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The Goal of a Liberal Arts Education – Steve Gerrard, Professor of Philosophy

The following is adapted from a faculty meeting last year. The Committee on Educational Policy (CEP) is sponsoring a year-long initiative called “Why Liberal Arts?” Please check out their tumblr at williamswhyliberalarts.tumblr.com.

I believe that the goal of a liberal arts education is to prepare our students to be thriving citizens in a pluralistic democracy. Given that I believe in pluralistic democracy, I don’t believe that everyone will or should have the same goal. But I do hope that many of you will share this goal.

There are four chief ways our curriculum can serve to prepare our students to be such citizens:

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A Liberal Arts Education: The Moment of Truth – Jeff Israel, Professor of Religion

What is the “moment of truth” for a liberal arts education? Is it when you open the envelope that tells you if you’ve been admitted to graduate school? Is it after you’ve interviewed for your first job or internship out of college, waited anxiously, and the phone rings with the final decision? Are these the moments that determine whether or not your liberal arts education has proven worthwhile? These are important moments, to be sure, but in my view they are not an appropriate measure for the value of a liberal arts education.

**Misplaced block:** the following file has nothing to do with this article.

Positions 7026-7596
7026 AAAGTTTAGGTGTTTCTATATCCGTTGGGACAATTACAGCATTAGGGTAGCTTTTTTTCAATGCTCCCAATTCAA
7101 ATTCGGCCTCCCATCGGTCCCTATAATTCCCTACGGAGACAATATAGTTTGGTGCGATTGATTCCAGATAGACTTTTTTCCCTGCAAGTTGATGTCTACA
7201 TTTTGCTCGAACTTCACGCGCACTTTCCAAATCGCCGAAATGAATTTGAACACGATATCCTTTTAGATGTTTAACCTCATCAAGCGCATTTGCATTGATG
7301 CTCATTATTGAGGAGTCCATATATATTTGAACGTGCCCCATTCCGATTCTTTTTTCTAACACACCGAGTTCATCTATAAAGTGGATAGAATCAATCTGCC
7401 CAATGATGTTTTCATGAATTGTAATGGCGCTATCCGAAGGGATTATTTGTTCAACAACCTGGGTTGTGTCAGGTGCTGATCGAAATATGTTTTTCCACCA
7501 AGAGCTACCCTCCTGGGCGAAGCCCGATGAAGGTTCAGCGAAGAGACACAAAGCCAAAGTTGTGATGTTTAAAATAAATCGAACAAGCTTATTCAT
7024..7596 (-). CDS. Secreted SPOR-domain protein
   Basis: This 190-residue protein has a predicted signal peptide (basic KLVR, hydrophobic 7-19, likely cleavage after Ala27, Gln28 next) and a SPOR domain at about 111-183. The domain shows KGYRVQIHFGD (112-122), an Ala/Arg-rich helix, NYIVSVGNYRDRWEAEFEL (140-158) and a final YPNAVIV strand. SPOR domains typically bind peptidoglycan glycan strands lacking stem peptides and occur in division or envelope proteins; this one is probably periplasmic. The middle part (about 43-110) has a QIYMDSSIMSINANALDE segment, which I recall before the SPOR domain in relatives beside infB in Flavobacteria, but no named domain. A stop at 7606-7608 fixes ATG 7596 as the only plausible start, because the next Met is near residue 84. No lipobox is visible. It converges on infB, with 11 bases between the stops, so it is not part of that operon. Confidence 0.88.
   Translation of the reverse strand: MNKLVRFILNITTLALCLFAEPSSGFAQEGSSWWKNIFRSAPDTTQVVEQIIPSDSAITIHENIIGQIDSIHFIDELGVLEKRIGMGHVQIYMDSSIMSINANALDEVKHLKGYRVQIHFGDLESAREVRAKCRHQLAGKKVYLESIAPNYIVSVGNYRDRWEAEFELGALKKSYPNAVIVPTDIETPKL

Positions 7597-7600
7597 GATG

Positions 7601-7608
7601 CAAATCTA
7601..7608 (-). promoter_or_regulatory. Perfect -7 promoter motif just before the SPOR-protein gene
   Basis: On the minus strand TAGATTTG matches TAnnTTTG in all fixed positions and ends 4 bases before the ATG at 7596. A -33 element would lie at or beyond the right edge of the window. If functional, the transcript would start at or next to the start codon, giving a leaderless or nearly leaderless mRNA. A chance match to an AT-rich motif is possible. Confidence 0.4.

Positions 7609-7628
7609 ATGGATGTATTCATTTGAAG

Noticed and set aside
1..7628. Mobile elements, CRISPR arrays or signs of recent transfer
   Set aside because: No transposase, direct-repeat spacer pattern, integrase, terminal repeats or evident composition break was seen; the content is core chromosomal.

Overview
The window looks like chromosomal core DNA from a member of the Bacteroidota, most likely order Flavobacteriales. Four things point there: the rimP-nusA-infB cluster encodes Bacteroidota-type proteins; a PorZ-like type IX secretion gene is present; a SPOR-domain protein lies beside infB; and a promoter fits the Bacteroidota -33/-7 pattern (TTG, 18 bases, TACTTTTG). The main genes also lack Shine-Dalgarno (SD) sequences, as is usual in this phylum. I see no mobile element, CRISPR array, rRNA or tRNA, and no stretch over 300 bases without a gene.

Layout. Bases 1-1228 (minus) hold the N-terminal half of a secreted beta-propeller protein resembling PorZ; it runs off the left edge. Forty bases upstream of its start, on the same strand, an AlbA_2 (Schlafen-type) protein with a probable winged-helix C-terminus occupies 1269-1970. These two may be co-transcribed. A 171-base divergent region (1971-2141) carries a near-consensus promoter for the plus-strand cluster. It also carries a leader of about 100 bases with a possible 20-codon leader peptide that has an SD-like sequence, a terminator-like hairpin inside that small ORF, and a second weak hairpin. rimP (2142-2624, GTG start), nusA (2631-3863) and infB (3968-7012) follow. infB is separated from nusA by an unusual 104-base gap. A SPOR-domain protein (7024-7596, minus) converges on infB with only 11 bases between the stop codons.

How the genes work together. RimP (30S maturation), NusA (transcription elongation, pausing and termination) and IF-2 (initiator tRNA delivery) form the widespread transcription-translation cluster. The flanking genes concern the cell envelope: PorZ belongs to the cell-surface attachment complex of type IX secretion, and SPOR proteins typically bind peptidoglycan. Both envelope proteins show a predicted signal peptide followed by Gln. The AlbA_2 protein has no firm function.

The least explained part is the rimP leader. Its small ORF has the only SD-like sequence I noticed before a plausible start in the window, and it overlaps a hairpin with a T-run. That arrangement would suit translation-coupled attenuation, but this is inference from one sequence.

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What are we doing here? – Peter Low, Chair of CEP, Professor of Art; Lee Park, Past Chair of CEP, Associate Dean of Faculty, Professor of Chemistry; et al.

That question isn’t as cheeky as it sounds, based on conversations last year in the Committee on Educational Policy.

The group considered how students here move through the curriculum. We gathered data on enrollments across academic divisions, on majors and double majors, and on other relevant student choices. We also elicited student and faculty opinions on curricular matters through a number of surveys and public discussions. We’d like to highlight some of our findings as a starting point for a broader conversation.

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Williams: Inclusive or Exclusive? – Frank Morgan, Atwell Professor of Mathematics

Which quote embodies the best of Williams?

1. “We are so fortunate and proud to be part of this exceptional group of brilliant and interesting faculty and students, the likes of which you’ll find nowhere else.”

2. “As a result of what we have been lucky enough to discover here, we are humbly eager to expand our boundaries and to respect, learn from, and share with everyone.” … Read more

Using Words – Professor Victor E. Hill IV, Thomas T. Read Professor of Mathematics, Emeritus


[Humpty Dumpty said,] “There’s glory for you!”

“I don’t know what you mean by ‘glory,’ ” Alice said.

Humpty Dumpy smiled contemptuously.  “Of course you don’t – till I tell you.  I meant ‘there’s a nice knock-down argument for you!’ ”

“But ‘glory’ doesn’t mean ‘a nice knock-down argument’ ” Alice objected.

“When I use a word,” Humpty Dumpty said, in rather a scornful tone, “it means just what I choose it to mean – neither more nor less.”

“The question is,” said Alice, “whether you can make words mean so many different things.”

“The question is,” said Humpty Dumpty, “which is to be master – that’s all.”[1] … Read more